(for Ages 16-18)
Attend a good local stage production (university, high school, community, church, or theater group). Check your local paper's entertainment section for alternatives. Go afterwards for a light snack or dessert.
Paint a picture together and "accidentally" get into a paint fight. Make sure you were clothes that can be replaced.
Be tourists in your own city. Take a foot or bus tour of the monuments, museums, landmarks, memorials, etc. Get brochures from your local travel bureau or information center. Don’t forget your cameras. Seek out a popular restaurant for lunch or dinner.
Select a play. Bring enough scripts, props and costumes (everyone can bring something). If there are more parts than people, no problem. Video tape the play. If you have enough people, select more than one play and have a competition.
Get together with some others and do a readers’ theater. Go to a library and check out several copies of a play you’ve always wanted to see, assign parts, and have a dramatic evening.
Rent the video "Music and Lyrics" (2007). Then try to write a song together. Choose a familiar tune, then add your own lyrics.
Wander around a university or college campus any time during the day. Stop by the student union building for lunch. Seek out art and science exhibits. Ask about attending a planetarium lab. If you know someone in the drama department, you can watch a play during rehearsal or even during the casting try-outs. Check the music department for recital and concerts that don't charge admission.. If you plan to tour during the school hours, visit a class in an auditorium.
Attend a summer rodeo. Almost every big city has a rodeo, and in some places, even high schools compete. Check the internet to find an event. Wear jeans, boots, and a cowboy hat. You don't have to wear boots and hat, if you don't have them, but you can check out the local thrift store.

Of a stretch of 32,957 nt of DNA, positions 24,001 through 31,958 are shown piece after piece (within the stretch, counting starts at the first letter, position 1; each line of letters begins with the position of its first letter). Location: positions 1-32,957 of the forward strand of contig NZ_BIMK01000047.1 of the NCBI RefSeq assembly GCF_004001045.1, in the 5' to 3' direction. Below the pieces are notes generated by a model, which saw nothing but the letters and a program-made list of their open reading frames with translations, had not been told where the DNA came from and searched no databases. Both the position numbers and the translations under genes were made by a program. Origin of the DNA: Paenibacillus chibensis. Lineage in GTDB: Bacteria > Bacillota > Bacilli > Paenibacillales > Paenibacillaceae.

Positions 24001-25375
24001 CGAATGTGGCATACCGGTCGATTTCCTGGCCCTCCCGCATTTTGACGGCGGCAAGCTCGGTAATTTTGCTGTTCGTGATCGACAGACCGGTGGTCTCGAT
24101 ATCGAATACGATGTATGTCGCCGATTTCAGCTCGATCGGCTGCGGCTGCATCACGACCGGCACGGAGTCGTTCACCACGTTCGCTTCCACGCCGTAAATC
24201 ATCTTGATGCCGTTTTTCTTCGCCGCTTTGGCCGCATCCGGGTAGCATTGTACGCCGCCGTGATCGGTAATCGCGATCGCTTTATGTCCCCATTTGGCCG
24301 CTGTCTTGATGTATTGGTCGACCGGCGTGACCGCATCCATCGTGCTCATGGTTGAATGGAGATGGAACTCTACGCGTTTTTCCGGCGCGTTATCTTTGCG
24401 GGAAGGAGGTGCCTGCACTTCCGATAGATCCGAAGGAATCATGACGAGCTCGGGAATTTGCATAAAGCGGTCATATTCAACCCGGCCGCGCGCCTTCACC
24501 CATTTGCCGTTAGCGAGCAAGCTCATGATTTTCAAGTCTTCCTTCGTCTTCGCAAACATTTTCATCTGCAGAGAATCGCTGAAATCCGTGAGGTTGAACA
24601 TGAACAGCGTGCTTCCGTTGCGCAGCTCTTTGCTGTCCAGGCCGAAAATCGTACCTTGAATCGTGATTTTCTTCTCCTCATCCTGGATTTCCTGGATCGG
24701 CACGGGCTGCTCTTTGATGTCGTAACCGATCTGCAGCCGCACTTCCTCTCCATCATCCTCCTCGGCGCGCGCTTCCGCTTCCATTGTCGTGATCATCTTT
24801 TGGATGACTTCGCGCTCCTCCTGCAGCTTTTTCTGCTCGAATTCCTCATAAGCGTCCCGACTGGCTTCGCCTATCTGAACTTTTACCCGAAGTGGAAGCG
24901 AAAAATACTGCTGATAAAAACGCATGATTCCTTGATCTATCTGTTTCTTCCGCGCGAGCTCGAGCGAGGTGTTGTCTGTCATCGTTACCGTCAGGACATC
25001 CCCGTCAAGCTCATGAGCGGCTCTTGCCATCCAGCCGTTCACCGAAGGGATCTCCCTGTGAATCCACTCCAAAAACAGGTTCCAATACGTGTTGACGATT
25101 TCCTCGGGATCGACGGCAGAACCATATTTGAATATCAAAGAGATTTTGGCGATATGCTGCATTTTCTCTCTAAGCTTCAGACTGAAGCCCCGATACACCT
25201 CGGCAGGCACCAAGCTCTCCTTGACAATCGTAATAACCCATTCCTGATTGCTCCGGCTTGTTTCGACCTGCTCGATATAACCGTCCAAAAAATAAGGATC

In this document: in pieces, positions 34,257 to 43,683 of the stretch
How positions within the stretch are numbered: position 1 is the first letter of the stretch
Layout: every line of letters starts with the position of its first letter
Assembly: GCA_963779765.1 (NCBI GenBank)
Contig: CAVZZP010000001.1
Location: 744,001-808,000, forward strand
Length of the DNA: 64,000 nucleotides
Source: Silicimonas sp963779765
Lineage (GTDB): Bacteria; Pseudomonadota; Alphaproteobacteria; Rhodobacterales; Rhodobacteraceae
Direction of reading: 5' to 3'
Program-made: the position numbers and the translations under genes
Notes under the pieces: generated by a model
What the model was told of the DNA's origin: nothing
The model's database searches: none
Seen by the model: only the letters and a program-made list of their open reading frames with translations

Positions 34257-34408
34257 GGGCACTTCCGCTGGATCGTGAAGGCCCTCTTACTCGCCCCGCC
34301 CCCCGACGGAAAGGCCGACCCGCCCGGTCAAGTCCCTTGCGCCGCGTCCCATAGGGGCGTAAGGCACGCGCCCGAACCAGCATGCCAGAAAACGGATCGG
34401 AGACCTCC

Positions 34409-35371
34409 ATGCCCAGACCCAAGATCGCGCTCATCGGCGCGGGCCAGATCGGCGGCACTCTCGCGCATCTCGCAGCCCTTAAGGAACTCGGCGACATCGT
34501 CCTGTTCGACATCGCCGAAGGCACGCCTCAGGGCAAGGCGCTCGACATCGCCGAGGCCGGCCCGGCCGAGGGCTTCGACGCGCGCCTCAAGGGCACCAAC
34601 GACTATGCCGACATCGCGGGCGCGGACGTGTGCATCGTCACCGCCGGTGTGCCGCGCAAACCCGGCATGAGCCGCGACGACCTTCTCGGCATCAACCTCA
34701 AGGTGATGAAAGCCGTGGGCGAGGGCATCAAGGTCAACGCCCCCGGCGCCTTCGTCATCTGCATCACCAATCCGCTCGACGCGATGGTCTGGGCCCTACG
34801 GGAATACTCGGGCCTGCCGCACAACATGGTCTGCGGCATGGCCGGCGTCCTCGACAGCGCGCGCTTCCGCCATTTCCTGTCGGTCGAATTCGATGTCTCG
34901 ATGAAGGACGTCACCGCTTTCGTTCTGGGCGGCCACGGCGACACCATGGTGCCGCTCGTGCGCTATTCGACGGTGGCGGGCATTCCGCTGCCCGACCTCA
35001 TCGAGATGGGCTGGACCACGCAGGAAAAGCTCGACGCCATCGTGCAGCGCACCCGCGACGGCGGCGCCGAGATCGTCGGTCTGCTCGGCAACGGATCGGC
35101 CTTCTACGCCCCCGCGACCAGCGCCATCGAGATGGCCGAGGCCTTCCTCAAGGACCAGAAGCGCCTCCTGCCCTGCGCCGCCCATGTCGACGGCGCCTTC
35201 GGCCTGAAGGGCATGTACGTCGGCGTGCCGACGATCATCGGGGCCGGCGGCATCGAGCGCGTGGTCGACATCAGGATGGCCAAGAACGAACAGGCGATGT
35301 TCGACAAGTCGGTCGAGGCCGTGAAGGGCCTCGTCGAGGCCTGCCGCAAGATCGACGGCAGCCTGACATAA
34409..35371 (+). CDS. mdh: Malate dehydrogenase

Have a cultural progressive dinner. Eat an appetizer at the first house (Italian ice to cleanse the pallet), soup at the second (Chinese egg-drop soup), main course at a third home (Mexican fiesta with tacos and beans), and dessert at the last home (French pastries). To add additional authenticity, add music and decorations at each location.
Get a travel guidebook for your city (library or a bookstore). Visit attractions that are off the beaten path (or that you have never seen). A guidebook may also contain self-guided walking tours that are fun and interesting. Or get a guidebook for a nearby city and make a day trip there. Plan to grab lunch at an outdoor café.
Take a dance class and learn a new dance. Classes are offered through private dance studios, local recreation departments, churches, and schools. Dance lessons are also available online. Or invite an instructor to teach your group. Remember, practice makes perfect, but it takes perseverance.
Spend a quiet evening listening to beautiful music. Pick out some of the classics. Then sit back and enjoy. For variety, put together a dessert fondue.
Share your talents with one another. Sit your date down and play him/her a musical number. Then have him/her share one of his/her talents with you.
Take some paints and an art pad. Along with these, carry a packed picnic basket with fried chicken, potato salad, and other tidbits as well as punch and homemade pie. Take your date to a beautiful spot to paint. Compare paintings. On a follow-up date, your masterpieces can be completed in frames of your own creation.
Listen to a radio countdown of the "Top 10" songs. Together rate each piece on artistry, value of words, overall effect, and music.
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